I love my job. Seriously. One of my favorite components of being a Technology Integrator is the professional development that I am able to provide teachers to help them with technology skills, integration, and innovative thinking. When a teacher comes back to me and tells me that s/he used something I taught them with kids, it makes me all eyes-lit-up, jump-up-and-down, arms-flapping-happy. I have the ability to affect so many more students’ learning by providing their teachers with what they need to enhance their already awesome skill set.

Back in December, I presented at the TIES Conference in Minnesota, which is one of my other favorite parts of being a technology integrator. I was incredibly nervous because I was presenting for the first time alone. In trying to calm myself in the moments prior to beginning, I chatted my boss, Dave Gundlach, for support. He said, “Mandy, just go up there and do what you’re good at. Teach.” My stomach dropped. I was about to get up and talk at people for 50 minutes. That was never something I would have done with my students when I had a classroom. Although the session went fine, I felt like it was a massive fail because I realized that even though I love presenting and providing PD, there was a seriously high probability that I stunk at it.

In a total twist of ironic fate, my session at TIES was on providing personalized, cohesive PD for teachers in technology. I went over creating an entire curriculum of Google Apps for Education including skills practice, integration techniques, discussions, and professional readings in order to increase capacity in our teachers and make them the “experts” in Google. The Track, as we call it, has some elements of personalization in the way that it has scaffolded & tiered practice sets, choices in discussion prompts and pacing options. It can also be taken completely online through our Canvas LMS, or it is the teachers’ choice to come to monthly sessions where myself and Matt Callahan go through the online modules face to face. While I am proud of the Track and the opportunities it provides for teachers who might not have otherwise taken on learning about Google, the class option we provide is still a traditional sit and get, and every other professional development that I provide is that way as well. My problem is that I know it, and I don’t know what to do about it.

Before I even left the conference I began to research how to make PD more personalized and have come across an entire community who believes as I do (with special thanks to Jason Bretzmann and #personalizedPD which has been an amazing resource). I want to create PD that models the type of personalization we want to see in the classroom. This has been my first challenge. After all, teachers are not students. Adult learners are not the same as child learners, although many of the same ideas for personalization apply. I wanted teachers to have voice and choice in their professional development along with additional pacing options. I strongly believe that, especially in the case of technology learning, there needs to be both skills practice AND integration techniques, along with a study of growth mindset and how it relates to innovation. In putting all of this together, PD needs to be ongoing with additional embedded support versus a one-and-done model if we truly want to make sustainable changes to teaching and learning.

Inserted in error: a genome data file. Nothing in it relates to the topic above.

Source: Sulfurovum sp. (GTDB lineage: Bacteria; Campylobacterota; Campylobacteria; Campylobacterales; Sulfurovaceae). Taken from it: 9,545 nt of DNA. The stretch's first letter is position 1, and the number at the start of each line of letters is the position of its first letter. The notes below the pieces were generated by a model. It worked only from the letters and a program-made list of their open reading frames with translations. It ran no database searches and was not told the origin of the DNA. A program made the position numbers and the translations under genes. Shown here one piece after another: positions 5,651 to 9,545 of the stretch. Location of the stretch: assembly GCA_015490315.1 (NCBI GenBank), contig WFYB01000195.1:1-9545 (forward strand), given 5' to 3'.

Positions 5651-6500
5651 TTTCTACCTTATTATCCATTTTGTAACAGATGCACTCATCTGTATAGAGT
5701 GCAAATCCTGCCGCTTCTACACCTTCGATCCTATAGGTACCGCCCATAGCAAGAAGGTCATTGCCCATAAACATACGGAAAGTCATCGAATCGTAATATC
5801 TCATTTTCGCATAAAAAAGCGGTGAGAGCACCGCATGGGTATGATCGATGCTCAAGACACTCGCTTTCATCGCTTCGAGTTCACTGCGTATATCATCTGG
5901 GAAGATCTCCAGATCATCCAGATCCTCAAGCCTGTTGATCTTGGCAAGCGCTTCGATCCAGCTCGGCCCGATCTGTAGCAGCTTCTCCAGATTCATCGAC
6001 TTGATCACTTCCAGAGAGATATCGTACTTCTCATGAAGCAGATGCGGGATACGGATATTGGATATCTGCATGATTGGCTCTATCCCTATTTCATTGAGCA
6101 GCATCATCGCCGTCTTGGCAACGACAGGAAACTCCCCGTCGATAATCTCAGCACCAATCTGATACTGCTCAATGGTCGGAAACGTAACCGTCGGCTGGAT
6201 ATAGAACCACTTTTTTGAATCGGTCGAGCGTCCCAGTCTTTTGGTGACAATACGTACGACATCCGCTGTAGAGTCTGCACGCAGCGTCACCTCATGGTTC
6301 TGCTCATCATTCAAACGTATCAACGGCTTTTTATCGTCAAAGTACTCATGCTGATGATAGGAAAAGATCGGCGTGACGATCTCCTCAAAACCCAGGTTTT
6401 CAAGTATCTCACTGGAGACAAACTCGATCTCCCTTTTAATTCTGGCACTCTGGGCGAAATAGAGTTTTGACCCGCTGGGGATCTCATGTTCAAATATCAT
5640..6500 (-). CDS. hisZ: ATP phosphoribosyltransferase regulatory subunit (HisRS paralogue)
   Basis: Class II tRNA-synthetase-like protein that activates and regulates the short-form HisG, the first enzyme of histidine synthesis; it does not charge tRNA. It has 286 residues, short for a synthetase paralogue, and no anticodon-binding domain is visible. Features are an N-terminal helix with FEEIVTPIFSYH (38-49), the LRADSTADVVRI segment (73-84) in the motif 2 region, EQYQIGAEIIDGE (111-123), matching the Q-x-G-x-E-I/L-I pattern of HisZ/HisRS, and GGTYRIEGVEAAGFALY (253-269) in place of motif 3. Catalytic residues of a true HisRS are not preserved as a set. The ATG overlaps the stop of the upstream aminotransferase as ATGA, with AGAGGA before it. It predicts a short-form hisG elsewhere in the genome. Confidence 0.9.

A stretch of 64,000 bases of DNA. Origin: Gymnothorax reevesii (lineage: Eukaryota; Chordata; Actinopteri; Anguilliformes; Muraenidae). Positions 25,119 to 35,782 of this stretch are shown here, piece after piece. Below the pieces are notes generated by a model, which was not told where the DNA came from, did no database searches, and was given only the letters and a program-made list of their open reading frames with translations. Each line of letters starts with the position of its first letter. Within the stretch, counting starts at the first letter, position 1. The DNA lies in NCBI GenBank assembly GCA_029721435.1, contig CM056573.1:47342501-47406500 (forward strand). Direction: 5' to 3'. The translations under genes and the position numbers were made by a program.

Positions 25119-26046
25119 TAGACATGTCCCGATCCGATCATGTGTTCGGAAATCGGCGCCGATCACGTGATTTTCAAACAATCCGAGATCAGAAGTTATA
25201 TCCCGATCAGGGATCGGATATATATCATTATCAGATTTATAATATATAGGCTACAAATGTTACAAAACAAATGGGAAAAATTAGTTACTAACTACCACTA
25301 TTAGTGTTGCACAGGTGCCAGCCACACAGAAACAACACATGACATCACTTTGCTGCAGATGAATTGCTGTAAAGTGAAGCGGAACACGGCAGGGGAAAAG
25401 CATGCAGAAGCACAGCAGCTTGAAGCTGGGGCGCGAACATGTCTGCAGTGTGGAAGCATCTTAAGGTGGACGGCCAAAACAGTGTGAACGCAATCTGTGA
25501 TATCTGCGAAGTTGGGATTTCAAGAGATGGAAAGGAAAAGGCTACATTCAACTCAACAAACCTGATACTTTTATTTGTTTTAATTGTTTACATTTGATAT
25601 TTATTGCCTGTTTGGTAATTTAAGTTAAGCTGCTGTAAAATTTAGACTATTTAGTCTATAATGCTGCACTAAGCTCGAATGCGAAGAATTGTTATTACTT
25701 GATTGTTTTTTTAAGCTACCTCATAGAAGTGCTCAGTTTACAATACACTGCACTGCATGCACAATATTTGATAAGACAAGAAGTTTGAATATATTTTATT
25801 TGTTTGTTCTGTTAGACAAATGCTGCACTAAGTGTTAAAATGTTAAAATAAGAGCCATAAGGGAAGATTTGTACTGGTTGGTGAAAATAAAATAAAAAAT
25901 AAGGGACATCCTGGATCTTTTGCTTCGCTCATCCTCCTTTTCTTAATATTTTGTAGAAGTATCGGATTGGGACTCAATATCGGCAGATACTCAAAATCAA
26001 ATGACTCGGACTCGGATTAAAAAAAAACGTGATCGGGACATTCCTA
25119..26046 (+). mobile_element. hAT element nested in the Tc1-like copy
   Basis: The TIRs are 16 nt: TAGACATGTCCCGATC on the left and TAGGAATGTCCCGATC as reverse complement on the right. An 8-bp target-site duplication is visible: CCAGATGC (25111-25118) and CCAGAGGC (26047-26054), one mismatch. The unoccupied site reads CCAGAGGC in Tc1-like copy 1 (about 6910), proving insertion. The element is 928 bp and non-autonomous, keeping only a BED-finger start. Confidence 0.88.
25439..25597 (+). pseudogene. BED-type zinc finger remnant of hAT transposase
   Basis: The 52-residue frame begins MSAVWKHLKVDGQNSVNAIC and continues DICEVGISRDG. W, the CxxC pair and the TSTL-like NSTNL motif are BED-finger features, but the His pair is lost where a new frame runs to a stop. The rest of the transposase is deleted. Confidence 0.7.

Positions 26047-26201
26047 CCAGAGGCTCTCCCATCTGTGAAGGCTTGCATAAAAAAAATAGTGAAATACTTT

So, I need some innovative thinking help. I need some strategies for creating a more personalized professional development experience while still addressing different skill levels, different integration levels, different content areas, and providing specific follow up support. I would love to try and edCamp style session one day, but the sessions I need the most help with are targeted sessions where the teachers need to come out with information on a specific idea (like GAFE, for example). Any examples of professional development that went really well or conversation on personalized PD I would welcome with open arms. I am looking for my opportunity to do something different with my PD. My goal is for teachers to leave any session I provide with energy and enthusiasm to implement what they’ve learned with their students. After all, it IS all about student learning, but in this case, it starts with providing the PD that will make a difference.

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